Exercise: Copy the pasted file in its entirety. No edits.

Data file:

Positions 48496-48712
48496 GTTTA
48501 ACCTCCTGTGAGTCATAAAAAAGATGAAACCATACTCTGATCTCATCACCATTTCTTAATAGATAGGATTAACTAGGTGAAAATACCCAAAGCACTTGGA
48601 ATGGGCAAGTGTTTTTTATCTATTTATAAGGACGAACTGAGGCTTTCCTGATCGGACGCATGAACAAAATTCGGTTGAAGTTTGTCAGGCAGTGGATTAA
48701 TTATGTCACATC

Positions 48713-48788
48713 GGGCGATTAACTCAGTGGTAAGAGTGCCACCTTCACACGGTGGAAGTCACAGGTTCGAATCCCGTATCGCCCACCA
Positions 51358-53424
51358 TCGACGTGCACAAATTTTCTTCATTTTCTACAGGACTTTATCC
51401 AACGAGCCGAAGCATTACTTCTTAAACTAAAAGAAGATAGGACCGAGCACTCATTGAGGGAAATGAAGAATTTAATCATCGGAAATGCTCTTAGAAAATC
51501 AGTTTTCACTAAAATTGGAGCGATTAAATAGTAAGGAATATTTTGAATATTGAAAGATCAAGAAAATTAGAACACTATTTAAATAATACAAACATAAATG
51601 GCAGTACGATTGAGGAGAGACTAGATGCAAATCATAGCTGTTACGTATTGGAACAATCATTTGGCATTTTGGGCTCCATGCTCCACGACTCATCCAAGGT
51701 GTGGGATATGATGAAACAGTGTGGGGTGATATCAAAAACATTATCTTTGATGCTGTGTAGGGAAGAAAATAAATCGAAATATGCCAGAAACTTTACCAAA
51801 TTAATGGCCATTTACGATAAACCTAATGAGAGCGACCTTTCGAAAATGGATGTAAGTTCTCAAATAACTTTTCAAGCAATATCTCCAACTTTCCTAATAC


Positions 48496-48712
48496 GTTTA
48501 ACCTCCTGTGAGTCATAAAAAAGATGAAACCATACTCTGATCTCATCACCATTTCTTAATAGATAGGATTAACTAGGTGAAAATACCCAAAGCACTTGGA
48601 ATGGGCAAGTGTTTTTTATCTATTTATAAGGACGAACTGAGGCTTTCCTGATCGGACGCATGAACAAAATTCGGTTGAAGTTTGTCAGGCAGTGGATTAA
48701 TTATGTCACATC

Positions 48713-48788
48713 GGGCGATTAACTCAGTGGTAAGAGTGCCACCTTCACACGGTGGAAGTCACAGGTTCGAATCCCGTATCGCCCACCA
Positions 51358-53424
51358 TCGACGTGCACAAATTTTCTTCATTTTCTACAGGACTTTATCC
51401 AACGAGCCGAAGCATTACTTCTTAAACTAAAAGAAGATAGGACCGAGCACTCATTGAGGGAAATGAAGAATTTAATCATCGGAAATGCTCTTAGAAAATC
51501 AGTTTTCACTAAAATTGGAGCGATTAAATAGTAAGGAATATTTTGAATATTGAAAGATCAAGAAAATTAGAACACTATTTAAATAATACAAACATAAATG
51601 GCAGTACGATTGAGGAGAGACTAGATGCAAATCATAGCTGTTACGTATTGGAACAATCATTTGGCATTTTGGGCTCCATGCTCCACGACTCATCCAAGGT
51701 GTGGGATATGATGAAACAGTGTGGGGTGATATCAAAAACATTATCTTTGATGCTGTGTAGGGAAGAAAATAAATCGAAATATGCCAGAAACTTTACCAAA
51801 TTAATGGCCATTTACGATAAACCTAATGAGAGCGACCTTTCGAAAATGGATGTAAGTTCTCAAATAACTTTTCAAGCAATATCTCCAACTTTCCTAATAC